EU discussing plan to start Iran oil ban on July 1

Program would allow six-months grace period for existing contracts, EU diplomats say.

By REUTERS
January 17, 2012 19:40
2 minute read.
European Union flags in Brussels

European Union flags in Brussels 311. (photo credit: Thinkstock/Imagebank)

BRUSSELS - European Union president Denmark has proposed that EU states launch a full embargo on imports of Iranian crude oil from July 1, allowing a grace period of nearly six months for existing contracts, EU diplomats said on Tuesday.

EU governments have already agreed in principle to impose a ban on Iranian crude as part of Western efforts to ratchet up pressure on Tehran over its nuclear program. But details of how and when the ban will be implemented are still being ironed out and are being watched closely by edgy oil markets.

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The compromise proposal aims to appease concerns among some of the EU's 27 governments about the economic impact of a ban on their economies, suffering from two years of debt turmoil.

Under the Danish proposal, EU states would have until the end of June to fulfill existing contracts once an embargo is imposed, but would have to cease all imports at the start of July.

The Danes put forward the compromise late on Sunday in an effort to bridge differences between countries such as France, which was seeking only a three-month grace period, and Greece, which was asking for as long as 12 months.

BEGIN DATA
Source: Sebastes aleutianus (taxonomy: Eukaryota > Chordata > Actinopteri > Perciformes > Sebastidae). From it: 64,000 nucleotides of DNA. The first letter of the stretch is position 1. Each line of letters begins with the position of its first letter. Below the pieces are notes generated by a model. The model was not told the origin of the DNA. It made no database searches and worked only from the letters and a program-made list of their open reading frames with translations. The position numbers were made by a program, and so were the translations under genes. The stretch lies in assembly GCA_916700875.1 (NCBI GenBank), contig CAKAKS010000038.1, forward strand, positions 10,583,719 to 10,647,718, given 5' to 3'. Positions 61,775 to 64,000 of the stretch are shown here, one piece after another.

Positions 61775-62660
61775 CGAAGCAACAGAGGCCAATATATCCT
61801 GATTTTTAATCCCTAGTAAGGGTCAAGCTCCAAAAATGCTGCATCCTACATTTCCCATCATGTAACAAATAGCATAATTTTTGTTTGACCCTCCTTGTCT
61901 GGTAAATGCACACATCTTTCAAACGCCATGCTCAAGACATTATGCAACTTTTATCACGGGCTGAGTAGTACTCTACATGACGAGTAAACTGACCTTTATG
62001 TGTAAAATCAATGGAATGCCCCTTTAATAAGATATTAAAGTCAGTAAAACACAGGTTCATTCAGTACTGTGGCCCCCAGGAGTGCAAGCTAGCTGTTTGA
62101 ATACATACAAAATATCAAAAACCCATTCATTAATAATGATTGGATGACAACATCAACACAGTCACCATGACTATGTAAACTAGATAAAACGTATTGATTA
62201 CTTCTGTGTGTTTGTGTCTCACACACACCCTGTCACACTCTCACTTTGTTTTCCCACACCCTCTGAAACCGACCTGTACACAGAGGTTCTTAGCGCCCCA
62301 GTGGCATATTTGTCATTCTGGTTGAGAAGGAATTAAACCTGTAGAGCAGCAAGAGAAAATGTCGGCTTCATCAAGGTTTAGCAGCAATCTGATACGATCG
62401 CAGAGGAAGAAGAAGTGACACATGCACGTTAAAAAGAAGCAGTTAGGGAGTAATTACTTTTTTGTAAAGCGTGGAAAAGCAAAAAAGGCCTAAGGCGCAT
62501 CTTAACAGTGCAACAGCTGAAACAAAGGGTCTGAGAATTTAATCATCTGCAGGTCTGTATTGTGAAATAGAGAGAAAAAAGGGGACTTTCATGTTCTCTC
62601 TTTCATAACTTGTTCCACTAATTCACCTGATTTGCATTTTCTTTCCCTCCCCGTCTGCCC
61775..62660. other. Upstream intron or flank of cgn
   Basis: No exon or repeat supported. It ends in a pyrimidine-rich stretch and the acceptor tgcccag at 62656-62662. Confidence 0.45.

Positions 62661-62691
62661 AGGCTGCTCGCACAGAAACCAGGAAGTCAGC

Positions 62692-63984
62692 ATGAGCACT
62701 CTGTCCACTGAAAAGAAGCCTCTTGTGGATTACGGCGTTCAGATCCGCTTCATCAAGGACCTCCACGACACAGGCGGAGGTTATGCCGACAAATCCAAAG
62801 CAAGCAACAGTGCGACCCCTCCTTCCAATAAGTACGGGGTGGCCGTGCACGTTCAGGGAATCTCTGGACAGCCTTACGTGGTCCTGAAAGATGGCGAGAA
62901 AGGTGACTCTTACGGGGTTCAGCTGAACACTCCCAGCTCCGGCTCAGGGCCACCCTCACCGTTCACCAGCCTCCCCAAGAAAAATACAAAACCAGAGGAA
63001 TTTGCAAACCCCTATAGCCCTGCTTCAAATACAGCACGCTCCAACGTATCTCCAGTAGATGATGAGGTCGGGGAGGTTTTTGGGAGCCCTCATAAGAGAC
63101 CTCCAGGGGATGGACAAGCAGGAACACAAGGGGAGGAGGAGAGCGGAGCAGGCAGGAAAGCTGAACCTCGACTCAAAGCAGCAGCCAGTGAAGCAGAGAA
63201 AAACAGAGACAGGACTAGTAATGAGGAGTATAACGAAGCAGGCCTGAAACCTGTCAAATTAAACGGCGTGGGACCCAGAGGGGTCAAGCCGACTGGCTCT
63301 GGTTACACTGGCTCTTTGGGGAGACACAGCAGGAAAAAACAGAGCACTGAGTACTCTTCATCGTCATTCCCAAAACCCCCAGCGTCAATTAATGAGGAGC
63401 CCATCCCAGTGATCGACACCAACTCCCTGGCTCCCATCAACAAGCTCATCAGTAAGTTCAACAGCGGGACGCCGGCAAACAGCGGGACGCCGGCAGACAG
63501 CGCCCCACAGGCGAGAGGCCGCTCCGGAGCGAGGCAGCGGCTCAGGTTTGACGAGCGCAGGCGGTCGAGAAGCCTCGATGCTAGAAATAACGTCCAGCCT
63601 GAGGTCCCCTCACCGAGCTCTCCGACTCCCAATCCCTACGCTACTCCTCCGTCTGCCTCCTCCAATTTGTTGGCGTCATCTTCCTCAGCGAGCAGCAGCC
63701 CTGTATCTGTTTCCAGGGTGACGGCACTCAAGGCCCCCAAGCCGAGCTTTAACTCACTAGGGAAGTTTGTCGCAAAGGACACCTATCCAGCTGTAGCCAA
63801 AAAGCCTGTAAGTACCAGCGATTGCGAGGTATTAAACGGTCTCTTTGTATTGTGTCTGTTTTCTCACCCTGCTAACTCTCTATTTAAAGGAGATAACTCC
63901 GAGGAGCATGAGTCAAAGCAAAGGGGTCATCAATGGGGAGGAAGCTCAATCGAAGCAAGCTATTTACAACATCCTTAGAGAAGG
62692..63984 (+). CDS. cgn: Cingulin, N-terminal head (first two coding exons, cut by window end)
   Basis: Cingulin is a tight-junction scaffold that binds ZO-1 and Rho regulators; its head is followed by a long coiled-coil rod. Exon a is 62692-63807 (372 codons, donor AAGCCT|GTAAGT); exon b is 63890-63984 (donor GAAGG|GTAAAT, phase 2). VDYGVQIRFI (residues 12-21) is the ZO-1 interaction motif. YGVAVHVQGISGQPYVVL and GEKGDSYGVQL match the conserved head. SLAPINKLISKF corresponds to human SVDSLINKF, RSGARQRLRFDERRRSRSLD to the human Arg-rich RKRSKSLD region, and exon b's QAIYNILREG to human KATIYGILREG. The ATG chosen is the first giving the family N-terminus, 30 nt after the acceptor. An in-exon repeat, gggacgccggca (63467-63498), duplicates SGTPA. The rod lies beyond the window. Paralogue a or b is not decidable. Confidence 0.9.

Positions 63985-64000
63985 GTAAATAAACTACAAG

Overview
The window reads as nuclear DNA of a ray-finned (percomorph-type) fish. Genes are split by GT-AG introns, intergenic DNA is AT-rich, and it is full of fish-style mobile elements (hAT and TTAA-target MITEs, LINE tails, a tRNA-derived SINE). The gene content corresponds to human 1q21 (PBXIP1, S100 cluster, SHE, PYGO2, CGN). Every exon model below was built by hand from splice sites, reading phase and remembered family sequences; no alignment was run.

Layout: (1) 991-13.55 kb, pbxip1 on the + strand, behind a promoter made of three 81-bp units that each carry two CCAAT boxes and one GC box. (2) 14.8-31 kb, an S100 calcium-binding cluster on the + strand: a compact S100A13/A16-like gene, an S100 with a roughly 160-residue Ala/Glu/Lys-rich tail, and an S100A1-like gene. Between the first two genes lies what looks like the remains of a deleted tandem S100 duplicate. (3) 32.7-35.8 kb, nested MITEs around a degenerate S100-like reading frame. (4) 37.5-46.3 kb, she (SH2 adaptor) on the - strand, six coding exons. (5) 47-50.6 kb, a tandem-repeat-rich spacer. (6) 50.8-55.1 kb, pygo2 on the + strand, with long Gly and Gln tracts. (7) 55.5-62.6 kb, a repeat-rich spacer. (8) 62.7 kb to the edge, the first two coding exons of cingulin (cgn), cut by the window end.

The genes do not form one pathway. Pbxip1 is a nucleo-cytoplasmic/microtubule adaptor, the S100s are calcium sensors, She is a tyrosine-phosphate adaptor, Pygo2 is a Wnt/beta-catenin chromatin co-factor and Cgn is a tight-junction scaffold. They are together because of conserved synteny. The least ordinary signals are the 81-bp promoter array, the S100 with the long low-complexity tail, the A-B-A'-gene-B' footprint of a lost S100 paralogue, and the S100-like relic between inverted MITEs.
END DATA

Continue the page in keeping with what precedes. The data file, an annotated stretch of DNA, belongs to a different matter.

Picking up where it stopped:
EU diplomats say the aim is to finalize discussions on the details of the planned embargo by the next meeting of EU foreign ministers on Jan. 23, paving the way for its introduction days later.

"The Danish presidency has made a proposal that the full embargo would start on July 1. There is no agreement yet," one EU diplomat said, speaking on condition of anonymity.

Denmark holds the EU's rotating presidency between January and the end of June, a role which gives it responsibility for organizing the EU's agenda and chairing policy debates.

During discussions in recent weeks, some EU states have demanded they be allowed to meet existing contracts for as long as 12 months after the ban is imposed. Greece, in particular, lobbied for leeway because of its heavy dependence on Iranian oil.

One EU diplomat said Greece was still withholding its approval for the Danish proposal, while it sought to secure alternative supplies of crude. Any decision will have to be unanimously agreed by all member states.

Another issue still being discussed was whether a review period would be agreed for the embargo. It was also unclear whether there would be a deal to impose sanctions on Iran's central bank, which is now proscribed by the United States.


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